Research Topic

Natural Compounds in Food Safety and Preservation

About this Research Topic

The global demand for safe and high-quality food products together with the negative consumer perceptions of synthetic chemicals and ultra-processed foods, has encouraged researchers and producers to explore the use of natural bioactive compounds in food preservation and safety. These may be used to inactivate or inhibit foodborne pathogens and spoilage microorganisms or introduced as antioxidant agents.

Numerous studies have been conducted to characterize and isolate bioactive compounds either from plants, by-products, animals or microorganisms, which may present biological functions such as antimicrobials or antioxidants agents. Research has been carried out to elucidate the mechanisms behind the antimicrobial activity of natural compounds against pathogenic and spoilage microorganisms (namely Campylobacter jejuni, Salmonella enterica, Listeria monocytogenes, Escherichia coli, Pseudomonas spp., Norovirus, Hepatitis A virus, Aspergillus spp., Penicillium spp., parasites and fungi amongst others). However, the biological activity of these compounds may also be influenced by food components, temperature, pH, water activity, packaging and processing methods, highlighting the challenge of their application in food matrices and environment, and the need of further studies exploring this.

In fact, natural bioactive compounds can be naturally present in food or can be introduced into the formulation of food products (namely to perishable ones), incorporated into edible coatings, food packaging materials, contact surfaces or along the processing environment with the aim to ensure food safety and improve shelf life. The application of these compounds may be accomplished alone or in combination with already existing preservatives or even processing methods for the development of a food preservation system, providing mechanisms to ensure food safety. The bioactive properties of natural compounds may act against microorganisms that are present throughout the food chain and could be responsible for foodborne illness and food spoilage. These microorganisms may pose a public health problem but may also lead to potential economic losses due to modifications in food quality properties of food.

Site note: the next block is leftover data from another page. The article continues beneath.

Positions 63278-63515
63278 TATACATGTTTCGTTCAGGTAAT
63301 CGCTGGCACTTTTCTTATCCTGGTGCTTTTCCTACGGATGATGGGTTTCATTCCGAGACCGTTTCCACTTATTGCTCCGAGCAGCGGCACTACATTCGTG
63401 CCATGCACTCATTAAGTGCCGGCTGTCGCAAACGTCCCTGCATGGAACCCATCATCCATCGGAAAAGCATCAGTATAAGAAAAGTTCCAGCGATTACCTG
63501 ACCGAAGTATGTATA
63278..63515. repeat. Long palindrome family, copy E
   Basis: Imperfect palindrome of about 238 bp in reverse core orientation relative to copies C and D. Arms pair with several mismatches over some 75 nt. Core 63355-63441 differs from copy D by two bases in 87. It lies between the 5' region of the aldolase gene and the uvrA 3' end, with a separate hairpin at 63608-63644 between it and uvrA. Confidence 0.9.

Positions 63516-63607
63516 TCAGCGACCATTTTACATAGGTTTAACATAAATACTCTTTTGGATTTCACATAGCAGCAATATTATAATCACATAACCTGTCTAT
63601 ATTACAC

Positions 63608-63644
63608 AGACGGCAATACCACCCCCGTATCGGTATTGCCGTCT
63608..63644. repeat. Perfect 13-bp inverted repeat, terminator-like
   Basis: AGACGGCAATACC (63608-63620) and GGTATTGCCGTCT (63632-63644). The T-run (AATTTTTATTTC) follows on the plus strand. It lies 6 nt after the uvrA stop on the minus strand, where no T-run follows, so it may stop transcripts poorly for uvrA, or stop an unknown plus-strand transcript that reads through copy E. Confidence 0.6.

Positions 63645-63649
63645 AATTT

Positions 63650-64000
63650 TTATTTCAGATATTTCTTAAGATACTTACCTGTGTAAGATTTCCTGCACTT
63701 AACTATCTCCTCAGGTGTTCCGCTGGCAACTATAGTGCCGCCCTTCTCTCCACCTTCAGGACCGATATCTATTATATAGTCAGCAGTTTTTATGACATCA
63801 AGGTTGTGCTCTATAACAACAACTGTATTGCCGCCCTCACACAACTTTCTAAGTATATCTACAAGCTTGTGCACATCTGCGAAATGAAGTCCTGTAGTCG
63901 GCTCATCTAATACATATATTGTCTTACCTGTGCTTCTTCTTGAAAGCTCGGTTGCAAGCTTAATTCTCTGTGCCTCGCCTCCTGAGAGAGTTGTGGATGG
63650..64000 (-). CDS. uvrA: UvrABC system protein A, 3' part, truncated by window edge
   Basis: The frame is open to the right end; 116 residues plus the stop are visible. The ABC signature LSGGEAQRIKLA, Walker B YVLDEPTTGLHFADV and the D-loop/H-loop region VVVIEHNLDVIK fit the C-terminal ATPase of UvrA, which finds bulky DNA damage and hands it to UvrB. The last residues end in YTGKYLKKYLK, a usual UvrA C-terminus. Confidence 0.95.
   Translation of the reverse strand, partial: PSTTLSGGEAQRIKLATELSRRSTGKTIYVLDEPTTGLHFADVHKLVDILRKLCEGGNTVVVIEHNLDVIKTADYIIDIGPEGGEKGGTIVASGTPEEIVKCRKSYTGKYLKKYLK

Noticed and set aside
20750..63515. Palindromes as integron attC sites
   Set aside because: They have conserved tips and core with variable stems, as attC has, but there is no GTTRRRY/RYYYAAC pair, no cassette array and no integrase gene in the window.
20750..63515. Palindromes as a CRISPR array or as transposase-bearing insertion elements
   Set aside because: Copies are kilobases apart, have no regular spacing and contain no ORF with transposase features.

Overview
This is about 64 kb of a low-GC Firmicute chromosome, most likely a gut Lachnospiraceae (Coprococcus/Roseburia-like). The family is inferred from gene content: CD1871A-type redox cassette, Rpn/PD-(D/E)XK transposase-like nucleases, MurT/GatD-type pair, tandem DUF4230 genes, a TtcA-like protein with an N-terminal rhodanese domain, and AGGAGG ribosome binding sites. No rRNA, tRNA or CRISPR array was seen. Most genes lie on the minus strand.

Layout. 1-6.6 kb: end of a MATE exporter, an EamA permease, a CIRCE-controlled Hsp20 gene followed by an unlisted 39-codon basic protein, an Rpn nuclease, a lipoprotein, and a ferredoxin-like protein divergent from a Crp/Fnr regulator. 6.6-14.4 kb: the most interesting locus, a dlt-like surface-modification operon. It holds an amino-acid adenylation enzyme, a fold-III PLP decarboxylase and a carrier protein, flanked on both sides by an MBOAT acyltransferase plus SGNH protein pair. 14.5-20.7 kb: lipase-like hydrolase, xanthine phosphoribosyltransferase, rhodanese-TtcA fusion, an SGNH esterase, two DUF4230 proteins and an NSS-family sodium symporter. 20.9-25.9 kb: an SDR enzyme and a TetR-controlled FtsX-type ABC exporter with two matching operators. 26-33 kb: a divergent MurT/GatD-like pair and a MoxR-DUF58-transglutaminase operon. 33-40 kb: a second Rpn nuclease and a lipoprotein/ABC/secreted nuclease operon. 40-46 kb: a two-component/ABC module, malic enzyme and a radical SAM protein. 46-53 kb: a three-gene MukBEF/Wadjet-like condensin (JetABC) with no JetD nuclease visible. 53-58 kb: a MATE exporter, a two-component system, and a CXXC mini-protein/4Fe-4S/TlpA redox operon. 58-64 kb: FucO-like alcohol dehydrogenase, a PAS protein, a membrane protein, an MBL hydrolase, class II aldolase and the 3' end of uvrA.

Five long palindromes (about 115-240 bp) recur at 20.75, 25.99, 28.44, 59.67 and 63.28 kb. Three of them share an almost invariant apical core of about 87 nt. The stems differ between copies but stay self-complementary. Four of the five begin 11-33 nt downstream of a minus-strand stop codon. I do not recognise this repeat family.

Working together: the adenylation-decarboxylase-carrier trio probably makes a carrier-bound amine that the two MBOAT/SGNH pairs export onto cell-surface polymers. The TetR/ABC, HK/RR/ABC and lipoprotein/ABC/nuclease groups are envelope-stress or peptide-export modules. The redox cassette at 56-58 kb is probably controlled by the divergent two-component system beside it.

Despite the promising results of research in this field, the potential industrial application of natural compounds still depends on further investigation exploring: a) their bioactive properties, namely in the presence of food matrices; b) their efficacy and safety; c) the promotion of the protection of active compounds; d) the scale-up of their production; e) the impact of their bioactive activity on the microbiota and sensory characteristics of the food product; and f) the development of the technology enabling its application.

The aim of this Research Topic is therefore to address and explore the use of natural compounds in food quality preservation and food safety. Considering their role in the inhibition of pathogenic or spoilage bacteria, fungi and viruses; but also, toxin-production; and their role in the maintenance of food properties. This Research Topic welcomes original research, case reports and reviews, covering, but not limited to, the following sub-themes:

1. Natural compounds from animal, plants or microbial sources.
2. Naturally occurring preservatives in food products.
3. Natural compounds involved in the inhibition, inactivation and/or virulence attenuation of foodborne pathogens.
4. Novel systems of applications of natural compounds to food products.
5. Combination of natural compounds with existing preservatives or processing systems for food safety and preservation.
6. The multifunctionality of natural food additives.


Keywords: Natural Bioactive Compounds, Food Safety, Preservation, Microorganisms, Antioxidant Agents


Important Note: All contributions to this Research Topic must be within the scope of the section and journal to which they are submitted, as defined in their mission statements. Frontiers reserves the right to guide an out-of-scope manuscript to a more suitable section or journal at any stage of peer review.

The global demand for safe and high-quality food products together with the negative consumer perceptions of synthetic chemicals and ultra-processed foods, has encouraged researchers and producers to explore the use of natural bioactive compounds in food preservation and safety. These may be used to inactivate or inhibit foodborne pathogens and spoilage microorganisms or introduced as antioxidant agents.